Stronger penalties needed for officials breaking ethics laws, says Transparency International Ireland
Transparency International Ireland (TI Ireland) has called for reform of the country’s ethics laws and the establishment of a new complaints procedure for people reporting abuses of public office.
The call from Ireland’s leading anti-corruption group comes on foot of the publication yesterday by the State’s ethics watchdog of its annual report.
The report by the Standards in Public Office Commission (SIPOC) (www.sipo.ie) outlines a number of inquiries it handled last year, including complaints made against former Senator Ivor Callely.
It also describes how an official in Mayo County Council intentionally secured the use of public funds to improve access to property which he owned. Another SIPOC inquiry found that a Donegal councillor broke the law by claiming unwarranted expenses. In both cases it appears that it was left to the respective county councils to decide what if any sanctions or disciplinary procedures should be applied.
“Successive SIPOC reports send out the message that officials and public representatives can abuse their office for private gain and get away with a slap on the wrist,” said John Devitt, Chief Executive of TI Ireland. “The law needs to be changed so abuses can be rooted out and officials held to account.”
“While a Garda investigation is believed to be underway into how former Senator Callely claimed his expenses, the length of time it has taken for such cases to go to court creates the impression that the law is stacked in favour of politicians and senior officials who are accused of misusing their positions,” Mr Devitt added.
In contrast to the low number of criminal cases brought against public officials, 150 people were jailed for not paying television licence fines in 2010. No politician has served a custodial sentence for a breach of the Ethics Acts since the legislation was introduced in 1995.
SIPOC has also drawn attention to the low level of complaints made to it by the public. Only 56 complaints against office holders were made in 2010. The low number of reports may be down to a lack of awareness of SIPOC’s complaints procedures, according to TI Ireland. The anti-corruption group launched a free helpline named ‘Speak Up’ last May and has handled more than 120 calls from members of the public since then. TI Ireland has noted that many callers to the helpline are unaware of how to report a concern about a public official or to whom they should report.
TI Ireland has also branded existing ethics and whistleblower legislation as “convoluted, weak and confusing”, with up to twenty pieces of legislation restricting the type of information that can be passed to the authorities for investigation. TI Ireland has welcomed Minister Brendan Howlin’s recent announcement that he will publish a draft universal whistleblower law this year.
- TI Ireland strongly supports SIPOC’s call, in the wake of the Mayo County Council investigation, for a review of the use of discretionary funds by local authority members by the Department of the Environment, Community and Local Government on a national basis to ensure that scarce public resources are not abused in future.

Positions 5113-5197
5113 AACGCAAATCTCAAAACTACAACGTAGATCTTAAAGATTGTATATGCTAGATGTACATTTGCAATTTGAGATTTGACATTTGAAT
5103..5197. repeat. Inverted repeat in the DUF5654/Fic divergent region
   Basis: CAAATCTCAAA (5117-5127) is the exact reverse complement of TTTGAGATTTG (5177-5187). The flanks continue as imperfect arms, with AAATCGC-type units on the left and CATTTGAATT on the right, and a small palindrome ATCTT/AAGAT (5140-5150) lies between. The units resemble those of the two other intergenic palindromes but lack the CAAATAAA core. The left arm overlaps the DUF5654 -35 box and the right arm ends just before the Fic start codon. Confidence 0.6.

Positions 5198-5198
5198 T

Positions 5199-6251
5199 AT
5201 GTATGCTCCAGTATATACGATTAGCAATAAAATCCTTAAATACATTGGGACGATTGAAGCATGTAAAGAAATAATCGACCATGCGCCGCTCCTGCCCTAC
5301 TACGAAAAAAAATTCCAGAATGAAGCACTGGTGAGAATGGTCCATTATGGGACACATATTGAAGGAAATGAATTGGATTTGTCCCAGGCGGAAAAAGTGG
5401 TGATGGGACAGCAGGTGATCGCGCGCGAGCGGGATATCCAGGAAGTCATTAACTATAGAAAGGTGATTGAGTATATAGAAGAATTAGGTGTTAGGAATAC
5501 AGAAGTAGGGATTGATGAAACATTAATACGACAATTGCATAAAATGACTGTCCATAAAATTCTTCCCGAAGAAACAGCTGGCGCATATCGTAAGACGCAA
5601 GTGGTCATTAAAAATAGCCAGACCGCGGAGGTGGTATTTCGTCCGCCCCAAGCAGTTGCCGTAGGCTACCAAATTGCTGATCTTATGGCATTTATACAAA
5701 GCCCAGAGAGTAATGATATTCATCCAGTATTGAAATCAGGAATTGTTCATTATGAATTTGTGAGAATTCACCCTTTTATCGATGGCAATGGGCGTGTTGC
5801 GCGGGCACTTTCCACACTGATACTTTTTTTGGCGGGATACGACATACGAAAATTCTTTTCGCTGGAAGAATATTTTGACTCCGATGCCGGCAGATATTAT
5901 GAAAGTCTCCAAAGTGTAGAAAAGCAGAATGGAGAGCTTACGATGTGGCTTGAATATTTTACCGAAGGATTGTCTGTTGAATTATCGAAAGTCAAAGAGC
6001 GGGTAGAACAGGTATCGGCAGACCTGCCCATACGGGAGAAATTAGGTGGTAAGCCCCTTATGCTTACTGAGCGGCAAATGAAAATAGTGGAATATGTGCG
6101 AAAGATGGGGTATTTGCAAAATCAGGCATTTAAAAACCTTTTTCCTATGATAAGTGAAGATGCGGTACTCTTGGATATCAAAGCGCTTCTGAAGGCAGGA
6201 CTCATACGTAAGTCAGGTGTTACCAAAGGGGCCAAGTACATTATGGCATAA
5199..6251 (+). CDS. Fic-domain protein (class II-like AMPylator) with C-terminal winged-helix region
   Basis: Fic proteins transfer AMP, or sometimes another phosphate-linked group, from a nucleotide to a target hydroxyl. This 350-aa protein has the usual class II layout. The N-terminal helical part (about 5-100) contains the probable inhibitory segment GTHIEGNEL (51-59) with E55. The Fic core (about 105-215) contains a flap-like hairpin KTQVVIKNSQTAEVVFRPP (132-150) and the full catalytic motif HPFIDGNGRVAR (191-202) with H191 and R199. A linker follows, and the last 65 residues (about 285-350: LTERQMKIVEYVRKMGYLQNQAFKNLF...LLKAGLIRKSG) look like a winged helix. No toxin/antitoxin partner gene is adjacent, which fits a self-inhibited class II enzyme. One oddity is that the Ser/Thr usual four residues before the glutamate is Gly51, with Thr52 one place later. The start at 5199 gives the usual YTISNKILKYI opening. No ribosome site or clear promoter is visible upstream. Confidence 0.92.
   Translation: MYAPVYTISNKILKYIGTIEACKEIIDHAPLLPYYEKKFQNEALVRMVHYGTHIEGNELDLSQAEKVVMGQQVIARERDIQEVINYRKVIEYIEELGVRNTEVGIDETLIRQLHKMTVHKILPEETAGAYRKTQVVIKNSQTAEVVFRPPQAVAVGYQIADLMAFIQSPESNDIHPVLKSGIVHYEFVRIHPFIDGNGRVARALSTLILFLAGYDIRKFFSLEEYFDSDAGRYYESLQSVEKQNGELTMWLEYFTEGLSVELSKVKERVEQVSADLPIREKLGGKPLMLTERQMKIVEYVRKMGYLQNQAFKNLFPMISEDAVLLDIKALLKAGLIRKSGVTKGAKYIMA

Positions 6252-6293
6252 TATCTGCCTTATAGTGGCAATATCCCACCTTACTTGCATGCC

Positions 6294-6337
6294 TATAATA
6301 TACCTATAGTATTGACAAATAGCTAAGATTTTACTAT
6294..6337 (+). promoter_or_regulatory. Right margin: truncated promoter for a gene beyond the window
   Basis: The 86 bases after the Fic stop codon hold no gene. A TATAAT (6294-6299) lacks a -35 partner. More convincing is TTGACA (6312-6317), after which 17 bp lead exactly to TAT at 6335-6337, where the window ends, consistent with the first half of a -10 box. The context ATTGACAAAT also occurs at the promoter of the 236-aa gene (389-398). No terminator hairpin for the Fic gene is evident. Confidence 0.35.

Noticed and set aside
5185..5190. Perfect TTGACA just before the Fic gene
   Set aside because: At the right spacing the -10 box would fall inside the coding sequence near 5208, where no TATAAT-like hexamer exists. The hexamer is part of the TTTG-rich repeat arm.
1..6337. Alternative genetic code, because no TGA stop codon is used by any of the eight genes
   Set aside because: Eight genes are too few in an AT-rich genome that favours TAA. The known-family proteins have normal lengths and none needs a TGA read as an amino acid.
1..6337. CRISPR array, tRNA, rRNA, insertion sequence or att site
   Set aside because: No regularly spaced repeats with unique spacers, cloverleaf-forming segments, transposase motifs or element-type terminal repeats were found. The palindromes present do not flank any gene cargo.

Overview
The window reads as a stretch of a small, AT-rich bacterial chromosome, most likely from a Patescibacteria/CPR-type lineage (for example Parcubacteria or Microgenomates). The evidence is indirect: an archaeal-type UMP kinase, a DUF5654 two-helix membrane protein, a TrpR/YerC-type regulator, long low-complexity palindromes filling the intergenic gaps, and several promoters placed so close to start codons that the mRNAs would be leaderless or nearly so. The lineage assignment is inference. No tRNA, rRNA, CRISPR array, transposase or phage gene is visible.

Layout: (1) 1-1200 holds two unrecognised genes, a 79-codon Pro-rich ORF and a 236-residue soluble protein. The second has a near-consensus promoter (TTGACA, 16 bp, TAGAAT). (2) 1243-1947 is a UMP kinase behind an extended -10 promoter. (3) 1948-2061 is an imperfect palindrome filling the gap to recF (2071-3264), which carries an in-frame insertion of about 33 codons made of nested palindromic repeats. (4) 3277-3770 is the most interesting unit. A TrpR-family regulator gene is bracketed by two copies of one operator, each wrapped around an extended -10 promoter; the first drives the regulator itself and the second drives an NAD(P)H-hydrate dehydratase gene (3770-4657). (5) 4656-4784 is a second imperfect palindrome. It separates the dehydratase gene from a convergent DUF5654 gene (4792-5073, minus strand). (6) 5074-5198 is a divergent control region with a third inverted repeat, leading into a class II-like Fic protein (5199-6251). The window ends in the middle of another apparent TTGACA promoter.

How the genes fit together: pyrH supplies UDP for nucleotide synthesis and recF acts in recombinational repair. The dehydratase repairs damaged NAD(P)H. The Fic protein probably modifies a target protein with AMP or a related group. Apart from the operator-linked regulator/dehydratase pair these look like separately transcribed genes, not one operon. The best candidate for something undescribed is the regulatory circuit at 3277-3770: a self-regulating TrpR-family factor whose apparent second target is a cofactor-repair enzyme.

- The Government should fast track the introduction of a universal whistleblower law to protect workers in both the public and private sector reporting concerns in the public interest. Complaints mechanisms under the Local Government Act 2001 should also be made clearer.
- SIPOC should be allowed appoint an inquiry officer into suspected breaches of the Ethics Acts without a formal complaint. The Commission has sometimes uncovered evidence of wrongdoing but has been unable to undertake initial inquiries without a formal complaint.
- The SIPOC should report to the Oireachtas rather than the Minister of Finance and reports should be published while the Houses of the Oireachtas are sitting.
- The quorum needed for the SIPOC to hear investigations should be reduced from six to three members. The current quorum means that all members of SIPOC, most of whom are employed as full-time senior public servants (including the Ombudsman and the Comptroller and Auditor General), must be present to conduct an investigation. This makes it very difficult for SIPOC to work effectively.
- A code of conduct for public servants and members of state boards should be introduced as soon as possible.
- The Director of Public Prosecutions and Garda Síochána should prioritise the investigation and prosecution of corruption cases and suspected offences by public officials. The current Policing Plan of An Garda Síochána makes no mention of the fight against corruption or white collar crime.
Transparency International Ireland recently launched Western Europe’s first ethics and anti-corruption free-phone helpline. Speak Up (www.speakup.ie) allows people to make anonymous reports about wrongdoing and advises potential whistleblowers and victims of corruption or white-collar-crime on ways to secure redress.
The Standards in Public Office Commission (SIPOC) is a State body responsible for enforcing and advising on the Ethics Acts (which are aimed at preventing and punishing certain forms of wrongdoing by senior public officials and politicians), and the Electoral Acts (aimed at preventing abuse of electoral expenses and spending). It was established in 2001 when it replaced the Public Offices Commission.
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